Pre-Vietnam: Development of the PTF Nasty
History for the PTF began in the late 1950's when the prototype motor
torpedo boat NASTY was developed for the coastal anti-invasion mission of
the Royal Norwegian Navy, as a follow on to their U.S. built PTs and
British Fairmile "Ds". It was a private venture financed by
shipyard entrepreneur Westermoen.
The NASTY was designed by Jan H. Linge in close cooperation with World
War II experienced officers of the Royal Norwegian Navy. Linge used a
computer to analyze the features of the best patrol boats developed up to
that time and to test improved designs. The prototype was completed in
Autumn of 1957 and it was successful in tests by the Royal Norwegian Navy.
the Spring of 1958 an order was placed for 12. Lead boat KNM TJELD (P-343)
was commissioned in June of 1960 (tjeld is a type of seabird). This class
was designed to fit guns, torpedoes, mines and/or ASW weapons. These craft
have proven to be very fast, with a burst speed of 46 knots fully laden in
calm water. Top speed varies slightly from boat to boat due to small
differences in the construction of their wood hulls. Initial cost was
relatively low, as is the cost of operation and maintenance.
Survivability features include low silhouette and low radiated
signatures (magnetic/IR/acoustic). There is redundancy in the engineering
plant, with manual backups for pumps and steering. Watertight
compartmentalization includes features of fire and flooding control, as
well as protection from nuclear, biological, and chemical contamination.
The extremely wide beam (about 1/3 of the length) incorporates a
"V" bottom, hard chine after part with a round bottom forward.
It efficiently carries heavy loads and a large crew of 19 plus two
squadron staff members. Due to her long range capability of over 1000
miles, seats are provided for the steersman and commander. During cold
weather operation, heated suits are worn by those in the open bridge.
The NASTYS feature British Napier (now Paxman) Deltic turbo-charged
opposed piston diesel engines (18 cylinders). They have integral gear
boxes which connect to "V" drives, with a ratio of 1:1, and
develop 3100 S.H.P. each. These fresh water cooled engines are made mostly
of aluminum, have low magnetic signatures, run cool to the touch and weigh
only 13,000 pounds. They were developed based on fast patrol boat
experiences of World War II. First fit in the Royal Navy DARK class in
1953, these engines have since served in 18 navies, and have operated from
the arctic to the tropics. Most engine exhaust is directed underneath the
hull to muffle noise, minimize infrared (IR) signature, and reduce water
resistance. Royal Norwegian Naval experience with the engines has been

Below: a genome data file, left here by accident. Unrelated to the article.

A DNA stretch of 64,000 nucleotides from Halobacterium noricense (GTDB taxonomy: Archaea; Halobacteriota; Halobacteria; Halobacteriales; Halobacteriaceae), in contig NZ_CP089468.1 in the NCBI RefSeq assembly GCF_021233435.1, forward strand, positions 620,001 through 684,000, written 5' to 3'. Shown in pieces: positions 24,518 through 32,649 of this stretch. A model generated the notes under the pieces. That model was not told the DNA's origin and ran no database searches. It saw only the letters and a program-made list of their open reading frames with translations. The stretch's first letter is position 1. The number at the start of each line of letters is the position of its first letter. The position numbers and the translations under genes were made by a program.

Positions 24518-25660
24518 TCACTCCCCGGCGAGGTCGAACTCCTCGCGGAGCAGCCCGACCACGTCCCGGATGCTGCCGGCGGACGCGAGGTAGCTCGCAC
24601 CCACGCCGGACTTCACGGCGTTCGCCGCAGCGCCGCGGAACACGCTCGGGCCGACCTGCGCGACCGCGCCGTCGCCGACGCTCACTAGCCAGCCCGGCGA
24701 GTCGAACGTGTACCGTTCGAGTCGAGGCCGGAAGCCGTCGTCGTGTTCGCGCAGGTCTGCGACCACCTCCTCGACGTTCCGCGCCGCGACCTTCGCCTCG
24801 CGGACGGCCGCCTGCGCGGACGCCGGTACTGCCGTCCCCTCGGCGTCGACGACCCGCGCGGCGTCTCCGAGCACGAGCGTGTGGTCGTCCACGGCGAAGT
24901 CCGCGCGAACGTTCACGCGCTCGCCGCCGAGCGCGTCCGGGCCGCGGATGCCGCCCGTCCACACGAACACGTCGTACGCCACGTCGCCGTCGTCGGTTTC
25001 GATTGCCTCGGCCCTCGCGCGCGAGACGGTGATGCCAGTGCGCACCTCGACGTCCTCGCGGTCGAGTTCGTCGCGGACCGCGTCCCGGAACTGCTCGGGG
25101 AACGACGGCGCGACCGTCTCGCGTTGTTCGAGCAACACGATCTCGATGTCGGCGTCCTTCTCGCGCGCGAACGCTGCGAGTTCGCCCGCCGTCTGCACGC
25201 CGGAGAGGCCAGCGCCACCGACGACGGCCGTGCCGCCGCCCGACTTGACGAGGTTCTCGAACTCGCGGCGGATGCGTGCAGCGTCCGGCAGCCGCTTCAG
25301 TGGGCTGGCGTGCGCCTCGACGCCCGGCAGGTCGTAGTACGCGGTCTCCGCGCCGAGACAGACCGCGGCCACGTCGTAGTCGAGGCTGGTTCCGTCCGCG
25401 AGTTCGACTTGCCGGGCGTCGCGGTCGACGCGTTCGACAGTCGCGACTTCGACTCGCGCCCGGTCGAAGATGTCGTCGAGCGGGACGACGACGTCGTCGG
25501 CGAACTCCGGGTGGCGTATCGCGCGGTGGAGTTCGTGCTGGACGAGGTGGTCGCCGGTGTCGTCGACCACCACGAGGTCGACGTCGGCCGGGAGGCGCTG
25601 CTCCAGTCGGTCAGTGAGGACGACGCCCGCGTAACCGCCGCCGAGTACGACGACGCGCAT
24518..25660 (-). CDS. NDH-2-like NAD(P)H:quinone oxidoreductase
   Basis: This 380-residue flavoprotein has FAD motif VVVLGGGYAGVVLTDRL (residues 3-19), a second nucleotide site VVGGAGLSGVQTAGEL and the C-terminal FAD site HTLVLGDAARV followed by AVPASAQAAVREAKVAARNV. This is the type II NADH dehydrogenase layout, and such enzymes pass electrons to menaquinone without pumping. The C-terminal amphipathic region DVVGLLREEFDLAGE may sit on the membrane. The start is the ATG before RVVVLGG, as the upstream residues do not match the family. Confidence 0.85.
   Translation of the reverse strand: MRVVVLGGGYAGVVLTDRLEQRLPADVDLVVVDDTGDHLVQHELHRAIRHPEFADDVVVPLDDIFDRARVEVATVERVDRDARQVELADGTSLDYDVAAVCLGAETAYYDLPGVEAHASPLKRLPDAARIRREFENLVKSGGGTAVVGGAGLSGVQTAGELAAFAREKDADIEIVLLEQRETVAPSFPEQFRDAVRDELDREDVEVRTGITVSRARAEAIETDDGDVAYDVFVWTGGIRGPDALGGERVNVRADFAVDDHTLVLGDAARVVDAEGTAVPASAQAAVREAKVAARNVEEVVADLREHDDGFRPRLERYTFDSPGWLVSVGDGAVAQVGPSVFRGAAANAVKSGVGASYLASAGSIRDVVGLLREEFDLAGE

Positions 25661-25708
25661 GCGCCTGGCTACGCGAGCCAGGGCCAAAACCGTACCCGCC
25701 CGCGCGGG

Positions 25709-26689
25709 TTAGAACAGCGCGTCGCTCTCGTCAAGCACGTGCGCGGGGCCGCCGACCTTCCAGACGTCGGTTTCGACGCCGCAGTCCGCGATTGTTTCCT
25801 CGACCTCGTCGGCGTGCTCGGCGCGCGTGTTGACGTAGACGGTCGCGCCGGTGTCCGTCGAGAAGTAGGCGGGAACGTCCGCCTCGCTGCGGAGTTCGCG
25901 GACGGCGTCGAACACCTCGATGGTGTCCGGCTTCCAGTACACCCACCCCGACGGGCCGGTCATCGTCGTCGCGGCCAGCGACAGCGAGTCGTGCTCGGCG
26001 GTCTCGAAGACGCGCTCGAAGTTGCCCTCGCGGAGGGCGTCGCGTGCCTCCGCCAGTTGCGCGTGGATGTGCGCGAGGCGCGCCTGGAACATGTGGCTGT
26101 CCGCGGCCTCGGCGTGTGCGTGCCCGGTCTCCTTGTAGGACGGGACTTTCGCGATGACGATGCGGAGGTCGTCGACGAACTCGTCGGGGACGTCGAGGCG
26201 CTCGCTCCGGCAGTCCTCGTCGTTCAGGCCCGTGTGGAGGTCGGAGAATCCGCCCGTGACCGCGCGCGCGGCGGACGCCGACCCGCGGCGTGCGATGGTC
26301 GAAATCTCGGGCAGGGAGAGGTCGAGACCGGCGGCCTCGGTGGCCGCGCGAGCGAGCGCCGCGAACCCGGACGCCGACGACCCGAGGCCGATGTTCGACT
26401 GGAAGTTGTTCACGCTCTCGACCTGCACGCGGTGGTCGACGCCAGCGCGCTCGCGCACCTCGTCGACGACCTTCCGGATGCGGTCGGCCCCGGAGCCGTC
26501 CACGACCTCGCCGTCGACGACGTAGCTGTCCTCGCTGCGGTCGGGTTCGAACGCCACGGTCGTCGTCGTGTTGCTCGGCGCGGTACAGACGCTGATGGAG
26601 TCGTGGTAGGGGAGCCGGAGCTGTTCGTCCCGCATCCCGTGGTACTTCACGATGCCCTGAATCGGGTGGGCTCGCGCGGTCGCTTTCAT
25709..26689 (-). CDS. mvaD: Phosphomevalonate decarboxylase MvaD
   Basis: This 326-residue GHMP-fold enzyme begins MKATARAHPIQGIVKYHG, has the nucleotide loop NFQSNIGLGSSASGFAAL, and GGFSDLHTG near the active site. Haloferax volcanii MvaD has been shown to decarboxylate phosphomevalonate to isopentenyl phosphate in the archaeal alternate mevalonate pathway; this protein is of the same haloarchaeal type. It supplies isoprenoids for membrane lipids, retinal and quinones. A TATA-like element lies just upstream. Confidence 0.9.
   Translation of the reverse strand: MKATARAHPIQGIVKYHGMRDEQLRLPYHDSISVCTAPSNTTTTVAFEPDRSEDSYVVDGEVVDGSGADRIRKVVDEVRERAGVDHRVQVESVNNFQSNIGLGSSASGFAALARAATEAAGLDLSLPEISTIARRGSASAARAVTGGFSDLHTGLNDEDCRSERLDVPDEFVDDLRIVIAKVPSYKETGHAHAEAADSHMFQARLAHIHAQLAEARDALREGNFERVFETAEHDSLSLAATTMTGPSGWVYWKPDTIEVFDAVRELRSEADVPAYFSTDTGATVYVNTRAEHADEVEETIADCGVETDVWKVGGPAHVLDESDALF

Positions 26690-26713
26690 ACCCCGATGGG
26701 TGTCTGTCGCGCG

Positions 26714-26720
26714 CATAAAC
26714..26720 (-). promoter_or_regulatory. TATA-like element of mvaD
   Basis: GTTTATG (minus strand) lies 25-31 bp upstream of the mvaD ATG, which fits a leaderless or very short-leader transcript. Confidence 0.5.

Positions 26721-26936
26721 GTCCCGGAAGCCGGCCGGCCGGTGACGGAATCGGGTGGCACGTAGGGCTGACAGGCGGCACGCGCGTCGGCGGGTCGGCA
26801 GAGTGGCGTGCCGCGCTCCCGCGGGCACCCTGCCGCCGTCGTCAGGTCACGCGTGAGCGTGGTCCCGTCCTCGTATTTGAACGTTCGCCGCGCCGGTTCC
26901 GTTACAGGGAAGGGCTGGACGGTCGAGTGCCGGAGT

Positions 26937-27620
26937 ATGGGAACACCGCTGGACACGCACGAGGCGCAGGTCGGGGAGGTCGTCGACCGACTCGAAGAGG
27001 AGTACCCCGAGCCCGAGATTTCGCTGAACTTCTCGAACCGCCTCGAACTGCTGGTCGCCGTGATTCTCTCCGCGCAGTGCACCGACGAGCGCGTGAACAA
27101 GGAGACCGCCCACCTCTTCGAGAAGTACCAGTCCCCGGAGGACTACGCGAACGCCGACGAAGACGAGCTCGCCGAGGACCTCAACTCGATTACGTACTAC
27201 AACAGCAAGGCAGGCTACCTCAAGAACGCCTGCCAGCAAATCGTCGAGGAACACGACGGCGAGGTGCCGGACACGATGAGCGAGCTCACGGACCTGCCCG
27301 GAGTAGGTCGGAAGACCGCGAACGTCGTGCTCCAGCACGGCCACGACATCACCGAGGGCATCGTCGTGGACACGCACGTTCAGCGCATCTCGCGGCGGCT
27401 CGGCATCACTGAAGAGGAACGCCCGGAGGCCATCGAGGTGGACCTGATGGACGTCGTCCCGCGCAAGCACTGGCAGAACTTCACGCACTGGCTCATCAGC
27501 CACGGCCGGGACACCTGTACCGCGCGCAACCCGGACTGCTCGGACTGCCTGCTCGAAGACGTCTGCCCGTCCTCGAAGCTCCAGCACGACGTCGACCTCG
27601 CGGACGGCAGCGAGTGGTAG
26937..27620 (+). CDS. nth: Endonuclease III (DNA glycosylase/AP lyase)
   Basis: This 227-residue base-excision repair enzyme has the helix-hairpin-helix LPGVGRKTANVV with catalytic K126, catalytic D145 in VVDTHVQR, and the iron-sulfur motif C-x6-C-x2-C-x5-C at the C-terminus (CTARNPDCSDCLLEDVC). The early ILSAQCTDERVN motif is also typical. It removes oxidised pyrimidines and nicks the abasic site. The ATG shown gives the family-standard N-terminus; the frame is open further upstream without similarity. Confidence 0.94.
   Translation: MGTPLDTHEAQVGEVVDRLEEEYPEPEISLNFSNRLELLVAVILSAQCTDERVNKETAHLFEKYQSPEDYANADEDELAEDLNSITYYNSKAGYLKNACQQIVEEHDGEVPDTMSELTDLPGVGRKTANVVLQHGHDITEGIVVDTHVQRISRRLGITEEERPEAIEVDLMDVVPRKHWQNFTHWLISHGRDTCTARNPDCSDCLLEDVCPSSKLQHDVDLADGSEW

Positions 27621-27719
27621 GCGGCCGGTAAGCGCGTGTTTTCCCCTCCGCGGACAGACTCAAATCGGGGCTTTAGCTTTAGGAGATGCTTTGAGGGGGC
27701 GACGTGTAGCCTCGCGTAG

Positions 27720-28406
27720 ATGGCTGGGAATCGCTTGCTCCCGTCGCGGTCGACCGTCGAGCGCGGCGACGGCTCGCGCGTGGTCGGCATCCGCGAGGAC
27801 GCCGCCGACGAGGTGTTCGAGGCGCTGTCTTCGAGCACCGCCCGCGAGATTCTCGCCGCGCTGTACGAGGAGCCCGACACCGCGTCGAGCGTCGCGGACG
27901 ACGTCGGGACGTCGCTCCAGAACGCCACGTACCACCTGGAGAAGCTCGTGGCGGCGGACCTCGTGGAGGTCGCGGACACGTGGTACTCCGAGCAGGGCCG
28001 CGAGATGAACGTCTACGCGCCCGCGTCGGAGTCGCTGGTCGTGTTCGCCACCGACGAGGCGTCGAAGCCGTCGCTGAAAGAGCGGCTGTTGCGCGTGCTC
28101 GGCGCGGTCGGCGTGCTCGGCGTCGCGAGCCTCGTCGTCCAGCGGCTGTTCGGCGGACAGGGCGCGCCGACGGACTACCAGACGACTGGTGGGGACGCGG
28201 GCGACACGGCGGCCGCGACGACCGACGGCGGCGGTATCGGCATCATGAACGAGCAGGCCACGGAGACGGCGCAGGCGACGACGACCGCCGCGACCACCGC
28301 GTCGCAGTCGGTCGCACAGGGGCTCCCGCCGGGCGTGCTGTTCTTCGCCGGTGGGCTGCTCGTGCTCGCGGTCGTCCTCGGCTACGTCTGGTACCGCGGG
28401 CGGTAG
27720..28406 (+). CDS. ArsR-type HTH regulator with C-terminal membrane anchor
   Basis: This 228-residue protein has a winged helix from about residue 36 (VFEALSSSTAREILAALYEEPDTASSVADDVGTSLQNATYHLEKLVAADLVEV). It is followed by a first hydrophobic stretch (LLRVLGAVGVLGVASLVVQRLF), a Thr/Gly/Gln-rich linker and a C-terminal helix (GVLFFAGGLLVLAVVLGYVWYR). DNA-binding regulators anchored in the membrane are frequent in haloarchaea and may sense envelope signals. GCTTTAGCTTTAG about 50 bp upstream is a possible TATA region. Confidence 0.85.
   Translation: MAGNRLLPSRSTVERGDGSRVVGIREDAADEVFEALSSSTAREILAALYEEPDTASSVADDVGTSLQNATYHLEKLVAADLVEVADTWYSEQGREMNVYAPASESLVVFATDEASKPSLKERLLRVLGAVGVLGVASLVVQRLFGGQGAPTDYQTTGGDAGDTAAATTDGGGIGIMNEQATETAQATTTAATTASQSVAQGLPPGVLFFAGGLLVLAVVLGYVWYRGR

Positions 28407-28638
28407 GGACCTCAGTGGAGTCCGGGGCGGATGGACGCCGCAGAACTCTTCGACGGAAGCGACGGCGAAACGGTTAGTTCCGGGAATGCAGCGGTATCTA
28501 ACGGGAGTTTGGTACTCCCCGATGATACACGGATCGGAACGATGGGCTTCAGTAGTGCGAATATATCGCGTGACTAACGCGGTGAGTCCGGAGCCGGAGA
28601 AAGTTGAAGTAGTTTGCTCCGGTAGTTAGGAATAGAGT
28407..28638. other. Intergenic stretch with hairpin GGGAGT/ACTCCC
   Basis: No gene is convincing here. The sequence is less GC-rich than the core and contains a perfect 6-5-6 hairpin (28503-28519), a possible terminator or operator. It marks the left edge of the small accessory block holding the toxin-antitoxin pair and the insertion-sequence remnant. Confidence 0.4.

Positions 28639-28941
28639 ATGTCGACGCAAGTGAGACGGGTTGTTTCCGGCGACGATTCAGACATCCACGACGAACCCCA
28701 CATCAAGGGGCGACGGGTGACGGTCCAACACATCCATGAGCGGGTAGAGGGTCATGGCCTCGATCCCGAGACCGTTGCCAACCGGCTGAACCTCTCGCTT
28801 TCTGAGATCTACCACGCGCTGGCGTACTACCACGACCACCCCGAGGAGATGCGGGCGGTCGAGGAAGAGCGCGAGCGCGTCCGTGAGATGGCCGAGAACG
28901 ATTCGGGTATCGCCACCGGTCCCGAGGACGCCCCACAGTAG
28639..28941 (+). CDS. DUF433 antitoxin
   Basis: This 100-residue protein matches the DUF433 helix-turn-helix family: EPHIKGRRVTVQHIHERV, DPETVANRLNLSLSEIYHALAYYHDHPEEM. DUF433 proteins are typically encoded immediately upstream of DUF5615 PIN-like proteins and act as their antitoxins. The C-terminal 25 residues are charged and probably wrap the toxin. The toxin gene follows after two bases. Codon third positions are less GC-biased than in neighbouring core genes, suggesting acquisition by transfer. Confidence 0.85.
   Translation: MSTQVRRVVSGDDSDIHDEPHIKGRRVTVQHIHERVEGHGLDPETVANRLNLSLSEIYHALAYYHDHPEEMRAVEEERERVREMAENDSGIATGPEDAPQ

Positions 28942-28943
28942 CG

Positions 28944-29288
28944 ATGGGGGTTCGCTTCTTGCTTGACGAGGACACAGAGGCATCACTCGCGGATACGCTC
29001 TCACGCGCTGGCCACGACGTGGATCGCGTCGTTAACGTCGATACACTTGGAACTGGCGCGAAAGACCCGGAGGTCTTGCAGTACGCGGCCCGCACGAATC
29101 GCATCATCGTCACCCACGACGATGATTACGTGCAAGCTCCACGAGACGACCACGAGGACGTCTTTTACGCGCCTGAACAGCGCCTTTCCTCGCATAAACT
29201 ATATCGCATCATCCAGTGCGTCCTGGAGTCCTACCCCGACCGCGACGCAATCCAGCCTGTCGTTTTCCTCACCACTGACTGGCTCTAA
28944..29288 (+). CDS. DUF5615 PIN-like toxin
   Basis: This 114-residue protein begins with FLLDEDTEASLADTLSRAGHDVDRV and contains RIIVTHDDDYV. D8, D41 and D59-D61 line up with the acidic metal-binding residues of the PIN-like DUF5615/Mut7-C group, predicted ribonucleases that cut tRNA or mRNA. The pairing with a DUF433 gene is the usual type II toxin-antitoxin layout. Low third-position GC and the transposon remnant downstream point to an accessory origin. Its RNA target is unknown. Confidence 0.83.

excellent, with overhauls scheduled after normal operations of 1,500 hours
a year. The engines can be lifted out and replaced easily to minimize boat
Selected for Vietnam
In all, 42 NASTYS were built in Norway: 20 for their own Navy's use,
six for Greece, two for Turkey (as war reparations from West Germany), and
14 were built for the US. Designated PTF, these 14 were bought for use in
Vietnam. Six more PTF's were built in the U.S. by John Trumpy and Sons of
Annapolis, Maryland (some parts, such as the keel and stem were imported).
In Vietnam they operated out of DaNang, were crewed by the South
Vietnamese Navy, and carried 12 man Vietnamese Army SEAL Teams. The NASTY
PTFs supplemented a large U.S. force of aluminum hulled patrol boats.
[Portions of "Pre-Vietnam" and "Selected for
Vietnam" contain excerpts from "FAST FIGHTING BOATS", A
NASTY PERSPECTIVE, By John Stebbins to the American Society of Naval
Engineers, March 13, 1986 "PATROL BOATS 86," A Technical
The US Navy trained Vietnamese crews on Norwegian Boats. These boats
were active in coastal bombardment, covert maritime operations, and
amphibious raids against transshipment points to destroy/disrupt normal
logistic flow. They were used to intercept and destroy infiltration
trawlers that had been designated a threat and destroy/disrupt the North
Vietnamese fishing industry along the coast of North Vietnam.
of History Section Pages
NEW - PTF Nasty's
designer passes away.
Coastal Raiders -
an English translated version by
Tran Do Cam, Ex-skipper of PTF 2 & 11, DaNang, Vietnam
- The History
of PTFs in Coastal River Division - Twenty One -
written by Robert Stoner, USNR - (01-05-07
Current History of CRD-21 and all other Units here)
Review about PTF related subjects
- From his personal experiences, Jim Gray has written a
very in-depth article covering the Vietnam years and
beyond. I have titled it Vietnam
- Take a trip up North with the crew of PTF
Zero Six in this 3-part history written by Thong Ba
Le a Vietnamese boat commander that was there.
- Pictorial collection from of DaNang
Harbor with charts and photos from readers
Communism Credentialism, full text of August '99
Vietnam feature article from the History Channel.
- Operation Vulcan,
U.S. Naval Institute - Naval History - The Secret Side
of the Tonkin Gulf Incident by Dale Andrade and Kenneth
- New Contend from
Gulf of Tonkin Resolution
New source found - The
Side of the Tonkin Gulf Incident by By Dale Andradé
and Kenneth Conboy - Web Edition
- Stalking The Enemy's Coast,
a magazine article from Proceedings / February 1992.
- R. Angus Murdoch submits his research notes on: The
History of the PTF "Nasty" Boats in Viet Nam.
- MACV/SOG, a highly
classified project only now becoming de-classified
describing the activities of the Military Assistance
Command, Vietnam, Studies and Observations Group
- Historical Advertisements
for PTF Nasty and Deltic Engines
- UDT Museum, located in southern